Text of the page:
Fabrication process and morphology characterizations of the stretchable Ag electrodes. a PDMS treatment and Ag film deposition. b The shape of ‘S’ like of the electrode pattern from the laser confocal image and atomic force microscopy. c The PDMS substrate under pre-strained along the four different directions. d Optical images of the deposited wrinkled electrodes

The sinusoidal morphology with gradient periodicity of optical grating was formed on PDMS films. The PDMS films were prepared by mixing 12 g of pre-polymer (Sylgard184 from Dow Corning) with a curing agent in a 10:1 ratio using a spin coating process and cured at 80 °C for 2 h in the clean room. PDMS substrates with a thickness of 500 μm were prepared by controlling the spinning speed. The reference glass slide was thoroughly cleaned to prevent contamination.

The silver electrodes were then deposited on the PDMS substrates using a high-vacuum system (QPrep400, Mantis, England) by standard micro-fabrication techniques. The 100-nm-thick Ag films were grown under the following conditions: DC power of 45 W, Ar flow rate of 30 sccm, chamber pressure of 7.5 × 10−3 Torr, and process time of 3 min. All experiments were performed in a clean room area at a constant temperature of 20 °C with constant relative humidity of 60 %. The surface geometry of the grating arrays was characterized using atomic force microscopy (AFM, CSPM5000, Being Nano-Instrument Ltd., China) and laser scanning confocal microscopy (LSCM, OLS4100, Olympus, Japan).

Results and Discussion

Surface Functionalization and Ag Film Deposition

Fabrication of Ag Stretchable Electrodes

As shown in Fig. 1, the PDMS substrate has been first pre-stretched along the four directions (as shown in Fig. 1c). Then, the sample has been treated by oxygen plasma to form a SiOx layer and hydrophilic groups (e.g. –OH) on the surface of the PDMS substrate as reported in our previous work [11]. The oxygen plasma attacks the siloxane backbone of PDMS, enhancing the interaction at the interface, to make single molecules more likely to spread onto the surface and form an oxygen-rich SiOx silica-like layer and Si–OH compounds on the surface. When compared with the SiOx layer with its higher modulus of elasticity, the PDMS material would require greater deformation to compress the SiOx layer and form folded grating structures after strain relaxation [12].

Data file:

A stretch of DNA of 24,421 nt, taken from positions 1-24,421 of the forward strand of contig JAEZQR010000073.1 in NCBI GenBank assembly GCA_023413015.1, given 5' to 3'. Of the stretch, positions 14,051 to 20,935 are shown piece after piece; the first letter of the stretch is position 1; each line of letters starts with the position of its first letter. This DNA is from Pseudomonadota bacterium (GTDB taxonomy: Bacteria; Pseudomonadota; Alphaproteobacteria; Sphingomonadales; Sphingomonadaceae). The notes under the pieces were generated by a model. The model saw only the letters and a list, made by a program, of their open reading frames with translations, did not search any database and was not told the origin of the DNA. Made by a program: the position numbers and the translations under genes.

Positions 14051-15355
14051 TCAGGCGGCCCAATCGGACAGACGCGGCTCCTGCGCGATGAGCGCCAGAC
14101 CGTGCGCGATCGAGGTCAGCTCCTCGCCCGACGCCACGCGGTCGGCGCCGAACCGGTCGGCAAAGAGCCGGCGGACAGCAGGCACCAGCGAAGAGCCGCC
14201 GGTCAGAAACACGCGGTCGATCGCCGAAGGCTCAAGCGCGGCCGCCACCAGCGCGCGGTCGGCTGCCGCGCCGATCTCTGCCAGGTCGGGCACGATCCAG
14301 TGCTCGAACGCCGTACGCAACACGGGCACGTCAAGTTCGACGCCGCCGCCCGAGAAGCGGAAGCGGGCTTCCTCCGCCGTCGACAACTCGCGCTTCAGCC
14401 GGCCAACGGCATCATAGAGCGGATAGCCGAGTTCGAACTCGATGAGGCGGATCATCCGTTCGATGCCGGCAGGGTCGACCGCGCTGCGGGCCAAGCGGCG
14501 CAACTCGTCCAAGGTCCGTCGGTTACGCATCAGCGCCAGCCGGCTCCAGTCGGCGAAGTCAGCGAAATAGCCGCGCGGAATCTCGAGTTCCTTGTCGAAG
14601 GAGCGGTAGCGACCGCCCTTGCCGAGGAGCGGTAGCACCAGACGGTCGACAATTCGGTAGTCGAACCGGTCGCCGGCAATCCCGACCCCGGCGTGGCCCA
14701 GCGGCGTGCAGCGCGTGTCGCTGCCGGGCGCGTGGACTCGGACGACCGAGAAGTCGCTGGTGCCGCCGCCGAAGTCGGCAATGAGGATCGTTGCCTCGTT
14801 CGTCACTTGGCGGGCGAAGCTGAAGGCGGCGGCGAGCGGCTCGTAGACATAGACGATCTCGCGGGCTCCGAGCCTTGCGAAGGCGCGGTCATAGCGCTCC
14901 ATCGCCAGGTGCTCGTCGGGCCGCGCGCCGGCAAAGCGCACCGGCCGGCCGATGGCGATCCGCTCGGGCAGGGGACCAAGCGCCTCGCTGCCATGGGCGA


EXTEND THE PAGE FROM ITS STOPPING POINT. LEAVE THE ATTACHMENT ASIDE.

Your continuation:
The sample was then immersed in a SDS solution (with a concentration of 0.5 % SDS) for 15 s to introduce –SO3 groups at the surface of the wrinkled PDMS grating. This ensured tight contact between Ag+ and PDMS through condensation reactions of the hydrophilic functionalities, which prevented the silver film from slipping away from the PDMS substrate under applied stress/strain. SDS is an anionic surfactant with amphiphilic properties because its molecular formula is CH3–(CH2)10CH2O–SO3–Na, which is composed of a lipophilic group of ethyl groups, CH3–CH2–, which reacts easily with Si–OH to form Si–O–SO3Na chains at the surface of the wrinkled PDMS, as shown in Fig. 1a (4). Because the hydrolyzation of the sulphate ion –O–SO3Na is performed under conditions of no catalyst and at normal temperature, the PDMS becomes permanently hydrophilic. The role of SDS as a functionalization agent for PDMS has been discussed in the literature [13, 14]. The sample was subsequently annealed at 150 °C for 30 min to improve both the quality and the conductivity of the silver films on the PDMS substrate.

Our method first uses oxygen plasma to treat the PDMS, followed by a second modification using a surfactant to overcome the drawback of the recovery phenomenon which implies that the PDMS surface recovers its hydrophobicity a few days after exposure to air when it has only been treated using the plasma technology [15]. This method uses plasma treatment to improve the activation properties of the inert polymer, forming rich Si–OH compounds that produce a condensation reaction with the SDS chain to render the PDMS surface permanently hydrophilic.

As it is shown in Fig. 1b, the isotropic electrode structure has S-like periodic grating structures, which have been tested by laser scanning confocal microscopy and atomic force microscopy. The ‘S’ shape can be stretched in any direction without tearing, and consequently, this is an important mechanism for the manufacture of stretchable electrode structures.

Adhesion Testing

Bonding tests have been performed to characterize the film adhesion after the surface modification treatments. As shown in Fig. 2, visual modification effects have been observed. The silver film is first deposited on a silicon surface, which is to be used for debonding testing using PDMS samples for the debonding process. These samples have been previously surface-treated differently in order to compare the effect of each treatment on surface adhesion between Ag films and PDMS (as shown in Fig. 2a).